Your Motion Picture and Television Connection
Although the highly anticipated Superman sagaMan of Steel doesn't open until June 14, our hero's mightiest foe already has made himself known.
That would be Robert Downey Jr., who plays the title role in Iron Man 3, which opened May 3 and has racked up $386 million in domestic receipts and topped $1.1 billion worldwide. The film has also continued the impressive momentum of the Marvel Studios movies — Iron Man 3 stands at No. 5 in all-time global box office, two spots behind last year'sThe Avengers.
So what's that mean for Henry Cavill as he dons the Superman cape for the first time?
Iron Man's numbers put pressure on both Warner Bros. and DC's flagship superhero to come up with bigger and better projects — possibly a superhero team-up film to answer The Avengers.
"Iron Man 3 being so big certainly makes it harder for Man of Steel to have a chance at being the movie of the summer, which Warner Bros. was hoping it might be," says Devin Faraci of the pop-culture website Badass Digest.
Aside from Christopher Nolan's Batman trilogy, Warner Bros.' movies based on DC Comics characters recently haven't enjoyed the same cache as their rival Marvel counterparts. Green Lanternfailed to launch two years ago, and even the last Superman movie, 2006'sSuperman Returns, received a tepid response with a $52 million opening weekend.
Meanwhile, Marvel has a slate of "Phase 2" films — including Captain America, Thorand Avengers sequels, plus the cosmic Guardians of the Galaxy — opening between now and 2015. And the studio already is planning "Phase 3" with Ant-Man and others.
"The success of Iron Man 3 and the Marvel movie universe leaves Warner Bros. years behind the curve," says Peter Sciretta of Slashfilm.com.
It's not all Kryptonite for Superman and his cohorts, though. If anything has a chance of unseating Iron Man 3 as the movie of the summer, it's Man of Steel, says Jeff Bock, senior box-office analyst for Exhibitor Relations.
While it will have more competition than Iron Man 3 did, Bock expects Man of Steel to open with at least a $100 million weekend. He says audiences could expect to see five to 10 DC movies in the next decade if it reaches $300 million during its run and racks up a minimum of $750 million globally.
"That's a number that would say there's a lot of life in this character and in DC Comics in general," Bock adds. "This is the number that most of the Marvel films are going to easily hit. If you want to play in the leagues with those guys, you've got to equal those grosses."
In Man of Steel's favor, ironically, is the fact that Iron Man 3 was a good film, says Mike Sampson of ScreenCrush.com. "A lot of people saw it but more importantly, they left satisfied. They left feeling happy about superhero movies and excited about the future."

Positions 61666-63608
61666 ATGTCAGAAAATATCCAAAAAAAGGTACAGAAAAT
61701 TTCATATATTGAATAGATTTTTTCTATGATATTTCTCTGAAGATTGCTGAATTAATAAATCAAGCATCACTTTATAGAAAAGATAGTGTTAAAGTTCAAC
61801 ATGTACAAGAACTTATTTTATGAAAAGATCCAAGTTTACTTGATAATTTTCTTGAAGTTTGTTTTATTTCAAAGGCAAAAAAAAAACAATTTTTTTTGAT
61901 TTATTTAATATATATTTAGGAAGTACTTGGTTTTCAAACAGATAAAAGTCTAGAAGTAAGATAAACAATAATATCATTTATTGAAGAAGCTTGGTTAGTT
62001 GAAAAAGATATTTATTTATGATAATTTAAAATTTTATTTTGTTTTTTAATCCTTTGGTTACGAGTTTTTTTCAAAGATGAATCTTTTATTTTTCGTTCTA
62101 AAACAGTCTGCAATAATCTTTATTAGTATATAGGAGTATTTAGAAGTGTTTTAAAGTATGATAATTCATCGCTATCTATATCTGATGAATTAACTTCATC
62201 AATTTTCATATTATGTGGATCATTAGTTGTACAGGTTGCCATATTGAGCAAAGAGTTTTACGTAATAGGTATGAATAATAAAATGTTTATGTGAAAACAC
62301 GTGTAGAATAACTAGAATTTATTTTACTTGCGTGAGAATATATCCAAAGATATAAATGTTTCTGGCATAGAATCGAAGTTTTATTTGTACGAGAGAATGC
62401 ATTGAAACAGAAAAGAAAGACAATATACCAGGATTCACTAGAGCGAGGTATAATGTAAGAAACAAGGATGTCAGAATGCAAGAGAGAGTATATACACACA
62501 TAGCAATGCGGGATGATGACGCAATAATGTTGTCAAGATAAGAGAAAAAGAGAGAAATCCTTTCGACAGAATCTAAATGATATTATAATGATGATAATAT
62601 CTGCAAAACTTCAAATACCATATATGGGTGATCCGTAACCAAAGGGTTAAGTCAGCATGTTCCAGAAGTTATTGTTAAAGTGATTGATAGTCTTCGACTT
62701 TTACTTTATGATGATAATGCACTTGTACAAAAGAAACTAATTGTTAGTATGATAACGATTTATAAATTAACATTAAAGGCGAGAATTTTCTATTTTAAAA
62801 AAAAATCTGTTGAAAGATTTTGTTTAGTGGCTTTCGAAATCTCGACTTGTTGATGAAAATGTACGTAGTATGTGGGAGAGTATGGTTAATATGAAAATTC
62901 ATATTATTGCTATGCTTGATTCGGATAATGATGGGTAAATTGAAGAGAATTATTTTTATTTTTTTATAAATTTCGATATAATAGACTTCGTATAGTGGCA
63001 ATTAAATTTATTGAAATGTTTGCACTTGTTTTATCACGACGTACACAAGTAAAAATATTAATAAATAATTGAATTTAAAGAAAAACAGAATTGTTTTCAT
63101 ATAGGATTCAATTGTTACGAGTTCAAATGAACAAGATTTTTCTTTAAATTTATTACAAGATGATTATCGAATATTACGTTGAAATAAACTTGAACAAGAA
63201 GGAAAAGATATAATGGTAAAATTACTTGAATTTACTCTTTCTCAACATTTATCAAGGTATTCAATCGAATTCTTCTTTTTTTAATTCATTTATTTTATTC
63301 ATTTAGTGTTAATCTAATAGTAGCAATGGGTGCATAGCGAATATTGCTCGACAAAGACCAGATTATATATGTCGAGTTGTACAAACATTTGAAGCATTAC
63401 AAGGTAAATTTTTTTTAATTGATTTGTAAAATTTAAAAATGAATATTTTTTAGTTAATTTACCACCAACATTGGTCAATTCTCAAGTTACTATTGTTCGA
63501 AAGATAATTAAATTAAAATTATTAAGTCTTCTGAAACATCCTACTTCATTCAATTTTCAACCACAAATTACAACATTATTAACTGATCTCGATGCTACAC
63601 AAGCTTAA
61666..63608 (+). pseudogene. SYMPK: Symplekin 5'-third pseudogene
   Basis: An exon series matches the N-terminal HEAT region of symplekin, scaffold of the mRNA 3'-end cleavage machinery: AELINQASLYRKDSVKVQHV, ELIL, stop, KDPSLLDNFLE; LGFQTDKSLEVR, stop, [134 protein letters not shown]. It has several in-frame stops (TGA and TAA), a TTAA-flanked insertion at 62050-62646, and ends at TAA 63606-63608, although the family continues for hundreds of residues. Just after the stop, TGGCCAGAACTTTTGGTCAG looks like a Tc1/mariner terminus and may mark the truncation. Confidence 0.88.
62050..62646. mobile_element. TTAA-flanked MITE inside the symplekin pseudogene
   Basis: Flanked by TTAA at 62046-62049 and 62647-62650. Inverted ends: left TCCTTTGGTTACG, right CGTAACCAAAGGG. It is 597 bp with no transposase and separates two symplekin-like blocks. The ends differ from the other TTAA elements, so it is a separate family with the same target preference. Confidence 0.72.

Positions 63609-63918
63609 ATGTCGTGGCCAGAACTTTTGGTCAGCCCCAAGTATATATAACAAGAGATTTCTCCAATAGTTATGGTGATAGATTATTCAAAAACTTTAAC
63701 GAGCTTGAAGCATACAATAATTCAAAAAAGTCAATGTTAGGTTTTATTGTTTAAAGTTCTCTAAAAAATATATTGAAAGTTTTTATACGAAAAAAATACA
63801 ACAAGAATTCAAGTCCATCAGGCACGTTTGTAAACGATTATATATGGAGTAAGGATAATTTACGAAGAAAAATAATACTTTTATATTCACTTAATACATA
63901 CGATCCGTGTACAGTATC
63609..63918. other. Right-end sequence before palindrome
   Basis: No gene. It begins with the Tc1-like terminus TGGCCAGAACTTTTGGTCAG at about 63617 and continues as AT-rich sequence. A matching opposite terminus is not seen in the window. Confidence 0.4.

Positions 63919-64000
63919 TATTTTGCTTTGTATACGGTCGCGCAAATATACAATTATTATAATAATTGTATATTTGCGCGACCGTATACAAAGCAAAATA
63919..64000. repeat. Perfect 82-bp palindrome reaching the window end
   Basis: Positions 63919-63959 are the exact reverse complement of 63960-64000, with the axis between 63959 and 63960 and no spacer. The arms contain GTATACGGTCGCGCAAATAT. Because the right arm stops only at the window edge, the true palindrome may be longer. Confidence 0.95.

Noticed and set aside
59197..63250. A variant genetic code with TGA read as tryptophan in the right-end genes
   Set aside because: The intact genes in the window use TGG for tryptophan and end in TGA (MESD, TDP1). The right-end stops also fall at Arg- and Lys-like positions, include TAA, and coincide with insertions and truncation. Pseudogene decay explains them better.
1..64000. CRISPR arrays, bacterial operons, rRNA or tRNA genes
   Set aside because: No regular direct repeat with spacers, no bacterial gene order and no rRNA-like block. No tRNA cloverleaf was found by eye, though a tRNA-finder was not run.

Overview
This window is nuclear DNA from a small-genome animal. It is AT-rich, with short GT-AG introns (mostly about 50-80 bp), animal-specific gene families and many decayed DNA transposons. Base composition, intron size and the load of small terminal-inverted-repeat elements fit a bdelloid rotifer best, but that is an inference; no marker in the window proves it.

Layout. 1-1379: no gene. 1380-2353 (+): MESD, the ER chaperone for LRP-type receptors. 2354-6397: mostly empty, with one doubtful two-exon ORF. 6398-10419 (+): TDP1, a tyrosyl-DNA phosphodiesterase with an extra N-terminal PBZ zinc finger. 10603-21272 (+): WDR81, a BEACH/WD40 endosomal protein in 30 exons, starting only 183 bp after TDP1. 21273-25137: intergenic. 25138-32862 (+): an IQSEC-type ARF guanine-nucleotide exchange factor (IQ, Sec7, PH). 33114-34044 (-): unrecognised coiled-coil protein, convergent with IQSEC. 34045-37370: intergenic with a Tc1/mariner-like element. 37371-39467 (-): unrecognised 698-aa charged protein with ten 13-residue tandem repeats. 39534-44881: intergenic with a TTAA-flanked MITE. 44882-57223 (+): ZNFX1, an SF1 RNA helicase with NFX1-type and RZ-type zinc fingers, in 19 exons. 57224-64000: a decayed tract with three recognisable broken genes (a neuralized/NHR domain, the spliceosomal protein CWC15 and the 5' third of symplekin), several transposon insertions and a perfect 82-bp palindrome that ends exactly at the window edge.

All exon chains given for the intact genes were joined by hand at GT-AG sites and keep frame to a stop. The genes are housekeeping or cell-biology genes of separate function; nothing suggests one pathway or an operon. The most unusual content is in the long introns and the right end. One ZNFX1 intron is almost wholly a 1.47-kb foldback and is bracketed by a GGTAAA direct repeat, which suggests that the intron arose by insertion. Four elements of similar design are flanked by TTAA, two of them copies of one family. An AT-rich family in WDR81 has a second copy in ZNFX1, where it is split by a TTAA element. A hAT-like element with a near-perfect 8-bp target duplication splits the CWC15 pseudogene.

Marvel took a "second-tier" hero like Iron Man and turned him into billion-dollar franchise, and in theory Warner Bros. has a much easier road, Sampson adds.
"Batman and Superman are two of the biggest characters — not just superheroes — in the entire world. The interest in seeing those two characters share the screen would be off the charts."
Plus, DC has proven creative talent behind the scenes, says Sciretta — Nolan is a producer on Man of Steel, Zack Snyder (300) is directing and David Goyer wrote the screenplay, as he did for all three recent Batman films.
Fanboys would love to see a rumored Batman/Superman movie in the future, but they'd really salivate over a Justice League film. It's been in various stages of development over the years — director George Miller had it all the way to pre-production, with D.J. Cotrona as his Man of Steel. But the plug was pulled in 2007 due to a double whammy of writers' strike issues and tax-incentive problems in Australia, where it was to be filmed, according to Cotrona.
Getting a supergroup of DC Comics characters on the big screen would give Warner Bros. something to compete with The Avengers and conceivably launch other iconic characters such as Wonder Woman and the Flash.
However, neither of those scenarios may be options if Supes fails to fly. And a potential Justice League movie presents its own set of problems, too, especially creatively.
"Superman operates in a very different world than Batman, who operates in a very different world from Green Lantern," Sampson says. "Getting them all together in one cohesive movie will take some considerable work."
Having stand-alone solo movies like Marvel did to introduce characters is essential, but the thought of Man of Steel not reaching expectations and Justice League going forward anyway "sounds disastrous," Sciretta says. "You can have one or two characters that the mainstream audience doesn't know, but you can't introduce the whole team in a movie."
But Faraci doesn't feel as though a Justice League film is a done deal at all. "If Man of Steel bombs," he says, "it will not happen."
Bock figures that Man of Steel needs to be in the top three films of the summer to even consider a Justice League film. However, being able to confidently plant it as a tentpole film would do wonders in leveling the competition with Marvel and maintaining audience interest.
"As long as they announce films and say, 'Yes, Justice League is coming out in 2016 and a Wonder Woman movie in 2017,' and get them on the release schedule, that will keep fans excited," Bock says. "But they have to start making some moves.
"I'm not going to say this is do-or-die, but it's as close as it gets," he adds. "WithGreen Lantern flaming out and not another Batman film in the near future, all hope for DC Comics now rests on Superman's shoulders."